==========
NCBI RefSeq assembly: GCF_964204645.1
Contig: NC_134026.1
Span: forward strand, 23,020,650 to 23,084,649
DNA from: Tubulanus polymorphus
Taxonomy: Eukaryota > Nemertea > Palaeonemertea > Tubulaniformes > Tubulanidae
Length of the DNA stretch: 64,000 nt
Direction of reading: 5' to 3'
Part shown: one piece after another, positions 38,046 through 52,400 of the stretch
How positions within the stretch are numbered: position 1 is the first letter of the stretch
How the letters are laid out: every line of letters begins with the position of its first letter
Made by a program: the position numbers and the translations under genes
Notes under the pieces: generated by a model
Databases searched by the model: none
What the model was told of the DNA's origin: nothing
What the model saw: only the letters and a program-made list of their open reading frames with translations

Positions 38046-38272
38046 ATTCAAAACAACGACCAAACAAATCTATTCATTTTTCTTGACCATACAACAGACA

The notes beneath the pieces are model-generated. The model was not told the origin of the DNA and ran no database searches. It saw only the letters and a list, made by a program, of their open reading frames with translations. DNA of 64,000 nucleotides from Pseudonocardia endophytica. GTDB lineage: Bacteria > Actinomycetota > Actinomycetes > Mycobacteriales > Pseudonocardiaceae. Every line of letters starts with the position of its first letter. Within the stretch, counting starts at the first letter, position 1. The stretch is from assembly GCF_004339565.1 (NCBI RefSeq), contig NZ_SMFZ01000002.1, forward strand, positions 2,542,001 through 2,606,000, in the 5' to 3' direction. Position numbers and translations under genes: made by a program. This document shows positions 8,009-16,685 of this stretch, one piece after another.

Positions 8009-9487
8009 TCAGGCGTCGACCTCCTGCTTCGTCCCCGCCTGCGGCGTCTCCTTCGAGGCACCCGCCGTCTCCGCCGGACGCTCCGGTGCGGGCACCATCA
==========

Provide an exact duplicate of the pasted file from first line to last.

NCBI RefSeq assembly: GCF_964204645.1
Contig: NC_134026.1
Span: forward strand, 23,020,650 to 23,084,649
DNA from: Tubulanus polymorphus
Taxonomy: Eukaryota > Nemertea > Palaeonemertea > Tubulaniformes > Tubulanidae
Length of the DNA stretch: 64,000 nt
Direction of reading: 5' to 3'
Part shown: one piece after another, positions 38,046 through 52,400 of the stretch
How positions within the stretch are numbered: position 1 is the first letter of the stretch
How the letters are laid out: every line of letters begins with the position of its first letter
Made by a program: the position numbers and the translations under genes
Notes under the pieces: generated by a model
Databases searched by the model: none
What the model was told of the DNA's origin: nothing
What the model saw: only the letters and a program-made list of their open reading frames with translations

Positions 38046-38272
38046 ATTCAAAACAACGACCAAACAAATCTATTCATTTTTCTTGACCATACAACAGACA

The notes beneath the pieces are model-generated. The model was not told the origin of the DNA and ran no database searches. It saw only the letters and a list, made by a program, of their open reading frames with translations. DNA of 64,000 nucleotides from Pseudonocardia endophytica. GTDB lineage: Bacteria > Actinomycetota > Actinomycetes > Mycobacteriales > Pseudonocardiaceae. Every line of letters starts with the position of its first letter. Within the stretch, counting starts at the first letter, position 1. The stretch is from assembly GCF_004339565.1 (NCBI RefSeq), contig NZ_SMFZ01000002.1, forward strand, positions 2,542,001 through 2,606,000, in the 5' to 3' direction. Position numbers and translations under genes: made by a program. This document shows positions 8,009-16,685 of this stretch, one piece after another.

Positions 8009-9487
8009 TCAGGCGTCGACCTCCTGCTTCGTCCCCGCCTGCGGCGTCTCCTTCGAGGCACCCGCCGTCTCCGCCGGACGCTCCGGTGCGGGCACCATCA